XML API: Meaning of cpu load-average / load-maximum values

Showing results for 
Show  only  | Search instead for 
Did you mean: 
Please sign in to see details of an important advisory in our Customer Advisories area.

XML API: Meaning of cpu load-average / load-maximum values

L1 Bithead


first of all I am new to Palo Alto Firewalls and I`m highly impressed about the xml api which comes with palo alto. very cool and useful stuff! It took me just a couple of hours to fulfill some management requirements on reporting. Now I want to go on and create a monitoring script, which checks the cpu-cores for "long-time high-utilization per core". I found the following path on the api:

API-> Operational Commands -> show -> running -> resource-monitor

But I`m quite unsure, what the real meaning of the delivered values is? I get cpu-load-average and maximum-load-average, both with a list of values. But I cant figure out what the exact meaning is. Even I miss some utilization metrics. Are these utilization metrics exposed by the api? Can one shed some light on this or point me to the documentation on that?

Thanks in advance,



L7 Applicator

Hello IneRIT,

The resource monitor will give you a brief history of the PAN firewall's Data-palane utilization. Shows the last minute, 60 minutes, 24 Hrs and 7 days averages of load on the Data-plane CPU.

day ------------------ Per-day monitoring statistics

hour------------------- Per-hour monitoring statistics

minute ----------------Per-minute monitoring statistics

second---------------- Per-second monitoring statistics

week------------------- Per-week monitoring statistics

But the load average concept will come for management-plane CPU utilization ( MP-CPU): load averages with three numbers that indicate how much load is on system and CPU. The load averages show the last minute, five minutes and fifteen minute averages of load on the MP ( I think soSmiley Happy  ).


> show system resources

top - 10:54:19 up 7 days, 23:07,  2 users,  load average: 0.04, 0.02, 0.00 >>>>>>>>>>>>>>

As per my understanding, from a general microprocessor concept:

CPU time:  If one process is running with complete demand on a processor, it is said to contribute 1.00 to the load average. Two processes demanding full time, when run evenly on two processors (or cores), would contribute 2.00 to the load average.

I/O time:  Any process currently requesting read or write to a block device (such as a hard disk) increases the load by 1.00 while the I/O is being requested. If a process is waiting on a read(), and the kernel has not returned, (Eg. hang while in read) the load average could show high while the CPU is relatively idle. This will still reflect a high load average based on the I/O demand even though the rest of the system can be reasonably responsive.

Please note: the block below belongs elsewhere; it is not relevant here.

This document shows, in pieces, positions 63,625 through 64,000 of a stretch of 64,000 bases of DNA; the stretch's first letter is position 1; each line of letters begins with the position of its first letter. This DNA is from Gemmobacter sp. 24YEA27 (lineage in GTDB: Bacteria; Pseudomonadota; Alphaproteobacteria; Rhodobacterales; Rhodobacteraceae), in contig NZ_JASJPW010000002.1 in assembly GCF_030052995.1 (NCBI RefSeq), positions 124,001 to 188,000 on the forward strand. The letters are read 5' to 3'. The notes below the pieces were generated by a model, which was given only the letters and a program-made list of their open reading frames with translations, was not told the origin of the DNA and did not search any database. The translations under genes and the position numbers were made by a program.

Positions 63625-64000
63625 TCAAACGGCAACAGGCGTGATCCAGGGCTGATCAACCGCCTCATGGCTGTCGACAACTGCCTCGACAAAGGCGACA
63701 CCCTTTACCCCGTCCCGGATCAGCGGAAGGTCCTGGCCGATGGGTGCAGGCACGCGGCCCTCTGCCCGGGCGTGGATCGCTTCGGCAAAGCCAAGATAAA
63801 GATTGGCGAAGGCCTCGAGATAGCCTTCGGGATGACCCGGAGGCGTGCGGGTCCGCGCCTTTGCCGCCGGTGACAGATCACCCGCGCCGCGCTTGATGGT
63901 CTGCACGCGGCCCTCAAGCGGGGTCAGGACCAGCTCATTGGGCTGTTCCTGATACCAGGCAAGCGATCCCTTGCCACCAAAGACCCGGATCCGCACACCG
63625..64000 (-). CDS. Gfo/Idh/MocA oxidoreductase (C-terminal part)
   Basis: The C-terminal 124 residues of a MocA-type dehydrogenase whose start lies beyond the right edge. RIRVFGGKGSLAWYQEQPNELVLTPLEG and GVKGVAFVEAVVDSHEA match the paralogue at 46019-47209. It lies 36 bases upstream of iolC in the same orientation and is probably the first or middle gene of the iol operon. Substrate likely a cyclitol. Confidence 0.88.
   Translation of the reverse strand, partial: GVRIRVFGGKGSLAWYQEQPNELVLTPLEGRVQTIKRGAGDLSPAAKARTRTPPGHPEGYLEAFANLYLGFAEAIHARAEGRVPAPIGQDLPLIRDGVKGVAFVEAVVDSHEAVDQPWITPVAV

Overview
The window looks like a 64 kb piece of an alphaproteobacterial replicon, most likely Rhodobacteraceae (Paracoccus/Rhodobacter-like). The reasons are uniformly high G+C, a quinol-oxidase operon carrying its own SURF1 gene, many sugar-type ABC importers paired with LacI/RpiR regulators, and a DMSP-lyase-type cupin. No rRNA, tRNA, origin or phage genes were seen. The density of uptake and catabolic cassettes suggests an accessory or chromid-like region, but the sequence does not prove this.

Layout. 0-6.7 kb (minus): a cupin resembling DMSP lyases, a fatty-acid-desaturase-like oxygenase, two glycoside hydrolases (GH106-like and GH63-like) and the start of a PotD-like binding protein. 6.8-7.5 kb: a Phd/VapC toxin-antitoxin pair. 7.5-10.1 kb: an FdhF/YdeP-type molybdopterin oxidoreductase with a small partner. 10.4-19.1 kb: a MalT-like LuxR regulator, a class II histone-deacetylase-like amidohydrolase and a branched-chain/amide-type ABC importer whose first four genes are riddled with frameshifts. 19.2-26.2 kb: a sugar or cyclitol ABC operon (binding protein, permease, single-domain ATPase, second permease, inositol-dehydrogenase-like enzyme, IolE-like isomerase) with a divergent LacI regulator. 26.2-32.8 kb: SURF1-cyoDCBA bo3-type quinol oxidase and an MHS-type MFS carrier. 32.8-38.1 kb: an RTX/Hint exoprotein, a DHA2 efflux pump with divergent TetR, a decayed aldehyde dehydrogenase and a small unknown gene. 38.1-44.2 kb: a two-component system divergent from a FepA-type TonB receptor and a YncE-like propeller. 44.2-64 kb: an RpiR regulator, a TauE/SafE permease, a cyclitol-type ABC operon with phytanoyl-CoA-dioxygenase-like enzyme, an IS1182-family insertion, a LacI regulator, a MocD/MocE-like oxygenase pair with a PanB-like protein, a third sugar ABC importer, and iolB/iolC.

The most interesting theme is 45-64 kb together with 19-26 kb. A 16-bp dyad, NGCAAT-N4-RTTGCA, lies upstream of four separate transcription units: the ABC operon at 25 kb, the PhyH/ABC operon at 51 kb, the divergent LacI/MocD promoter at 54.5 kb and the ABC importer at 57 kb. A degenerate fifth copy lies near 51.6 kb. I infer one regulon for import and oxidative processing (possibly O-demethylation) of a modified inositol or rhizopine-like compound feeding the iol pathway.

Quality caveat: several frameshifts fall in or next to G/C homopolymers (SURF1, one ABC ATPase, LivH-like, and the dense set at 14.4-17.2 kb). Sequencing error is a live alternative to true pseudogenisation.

Hello Hulk,

thanks a lot for your detailed explanation on cpu / io time and their impact on the overall system load. I think I mispelled my question. In my case,

I was looking for a monitoring object which holds the "per core cpu utilization", to cover the case, if i.e. the pdf-scanning-engine does an "endless unpack of pdf docs" and keeps a single cpu core busy for a very long time. As I mentioned before I found the

API-> Operational Commands -> show -> running -> resource-monitor and this object returns a list of numbers where I was in doubt about their meaning. Load or percent utilization of the individual cpu-core?

The output of the api query looks like the following:













From the XML Structure where the values are embedded in, they should be load-averages. But an load-average on a single core with a value of 20 (as coreid 3)? Does it make any sense? So the question is: are these values load-averages or percent utilization values?

Thanks a lot,

Best Regards,


  • 2 replies
Like what you see?

Show your appreciation!

Click Like if a post is helpful to you or if you just want to show your support.

Click Accept as Solution to acknowledge that the answer to your question has been provided.

The button appears next to the replies on topics you’ve started. The member who gave the solution and all future visitors to this topic will appreciate it!

These simple actions take just seconds of your time, but go a long way in showing appreciation for community members and the LIVEcommunity as a whole!

The LIVEcommunity thanks you for your participation!